An American production company routinely invites choirs from across North America to perform in Carnegie Hall. Her choir, along with two other western Canadian choirs, Chorale Saint-Jean from Edmonton and Nova Borealis from Smithers, BC were also invited, and members from all three choirs performed together at Carnegie Hall on Saturday, 19 May, under the direction of Laurier Fagnan of the Chorale Saint-Jean. The piece they chose to perform was ‘Requiem for the Living’ in Latin.
Each choir member was responsible for covering their own expenses. They left Edmonton on the Wednesday prior to the concert, so they would have a few days for everyone to practise together before the concert on Saturday evening, and returned home on Sunday.
She showed a short video taken of the three choirs on the West Jet flight from Edmonton to Toronto, when the stewardess asked them to all sing Oh Canada.
She had never been to New York before, so she did as much sight seeing as she could handle. They stayed in downtown New York in an old hotel with a very small elevator, so trips up and down for the large group had to be carefully orchestrated. They took the subway to a local church for their daily practices, and she was glad she did not have to navigate underground by herself. She got a chance to walk around in Times Square and in Central Park and also took in a stage show. She found the volume of traffic and crowds of people to be quite disconcerting, especially the noise from all of the emergency vehicles that seemed to appear out of nowhere from time to time.  They got caught in a downpour once and the number of jostling umbrellas on the street was more than she has ever seen.
She said that Carnegie Hall is a very large, very old theatre with excellent sound qualities. Their concert went off without a hitch. One disappointment was that they do not allow anyone to take photos or sound recordings in the Hall, so she has no actual proof that she really performed there.  They ended their trip with a late night dinner cruise on the harbour, after their concert. She said that she felt very privileged in that a girl from small town Alberta, who did not understand Latin and could not read music, could somehow get this once in a lifetime chance. In closing, she said that we should always take advantage of the opportunities that life presents, or they will pass us by.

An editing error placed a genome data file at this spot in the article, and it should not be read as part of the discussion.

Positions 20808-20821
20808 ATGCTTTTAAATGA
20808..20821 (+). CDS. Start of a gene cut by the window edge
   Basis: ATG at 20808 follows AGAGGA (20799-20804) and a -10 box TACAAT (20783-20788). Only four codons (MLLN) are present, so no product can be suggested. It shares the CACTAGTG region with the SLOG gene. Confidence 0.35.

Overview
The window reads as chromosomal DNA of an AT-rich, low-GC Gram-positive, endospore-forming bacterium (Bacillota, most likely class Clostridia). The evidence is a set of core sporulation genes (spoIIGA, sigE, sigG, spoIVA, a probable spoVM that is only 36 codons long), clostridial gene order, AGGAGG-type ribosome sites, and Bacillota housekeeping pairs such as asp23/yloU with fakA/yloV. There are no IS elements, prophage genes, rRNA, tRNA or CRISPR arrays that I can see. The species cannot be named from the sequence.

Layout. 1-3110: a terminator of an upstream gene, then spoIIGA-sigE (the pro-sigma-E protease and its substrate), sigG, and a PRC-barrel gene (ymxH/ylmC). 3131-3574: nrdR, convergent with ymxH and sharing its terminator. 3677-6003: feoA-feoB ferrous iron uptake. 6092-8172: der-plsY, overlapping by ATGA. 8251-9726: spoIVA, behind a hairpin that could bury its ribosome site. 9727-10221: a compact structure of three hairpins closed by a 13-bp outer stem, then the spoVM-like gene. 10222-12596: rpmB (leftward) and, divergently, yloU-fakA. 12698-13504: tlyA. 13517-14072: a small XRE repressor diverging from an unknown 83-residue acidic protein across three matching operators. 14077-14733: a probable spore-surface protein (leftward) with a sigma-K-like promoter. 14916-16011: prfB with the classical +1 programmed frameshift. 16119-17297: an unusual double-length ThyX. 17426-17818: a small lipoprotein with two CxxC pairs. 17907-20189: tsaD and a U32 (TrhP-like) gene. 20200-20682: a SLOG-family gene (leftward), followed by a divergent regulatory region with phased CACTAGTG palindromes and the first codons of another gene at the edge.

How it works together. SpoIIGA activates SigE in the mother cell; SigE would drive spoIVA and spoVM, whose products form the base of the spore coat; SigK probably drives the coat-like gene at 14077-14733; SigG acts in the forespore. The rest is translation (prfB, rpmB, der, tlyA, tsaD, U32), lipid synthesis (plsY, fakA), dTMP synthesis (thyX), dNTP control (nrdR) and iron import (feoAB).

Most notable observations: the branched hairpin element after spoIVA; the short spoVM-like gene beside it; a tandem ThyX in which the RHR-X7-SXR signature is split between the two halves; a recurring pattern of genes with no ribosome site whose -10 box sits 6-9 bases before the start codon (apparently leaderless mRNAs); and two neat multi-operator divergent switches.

Rose Marie Basaraba, New York Experience  Vi Hughes 2018-06-27 06:00:00Z 0
Posted by Vi Hughes on Jun 20, 2018
This past Tuesday we heard from Les Campbell, Genealogical Courses and Outreach chairman of the Edmonton Genealogical Society. Les has been researching his own family history for over twenty years and gave us a very knowledgeable talk on how to get started on our own family histories. Les admonished us to get organised before you start. The paper can pile up fast and having a system to keep track of it all as time goes on is important. He also said that making assumptions about things can lead to disappointment. Keep an open mind and don’t believe anything until it is backed up with the facts.
Start with yourself and work backwards, gathering all the information you can on each person before moving on to the next person. Keep in mind that most people have trouble getting back any further than four generations easily. Always make sure you have citations for all of your information. Names, dates, places and any other information. Write down each piece of information as you find it and record where you acquired the information (your source). Take your time and keep good records, even if you searched some record for information and came up empty handed, write it down. It will save you from repeating the same search later on, when you have forgotten all about it.
Setting goals for yourself helps, as does keeping a written research log of what you have done and what you think is next to be done. Things to look for at home that will help you with your search are baptism and confirmation certificates, birth, marriage and death certificates, diaries and journals, family bibles, newspaper clippings and family photo albums. Recording your information on preprinted forms that are available for free online ( from and other sites) is a good idea and helps to keep your information organised. Some of the forms you can use are pedigree charts and family group record sheets. These are handy to help keep you focused on your goal. You can use either paper or genealogy software to keep track of things. Each has it’s own merits. There are many different computer software packages to choose from, so choose carefully, which one is best for you. Three of the most popular ones are Roots Magic, Legacy and Reunion.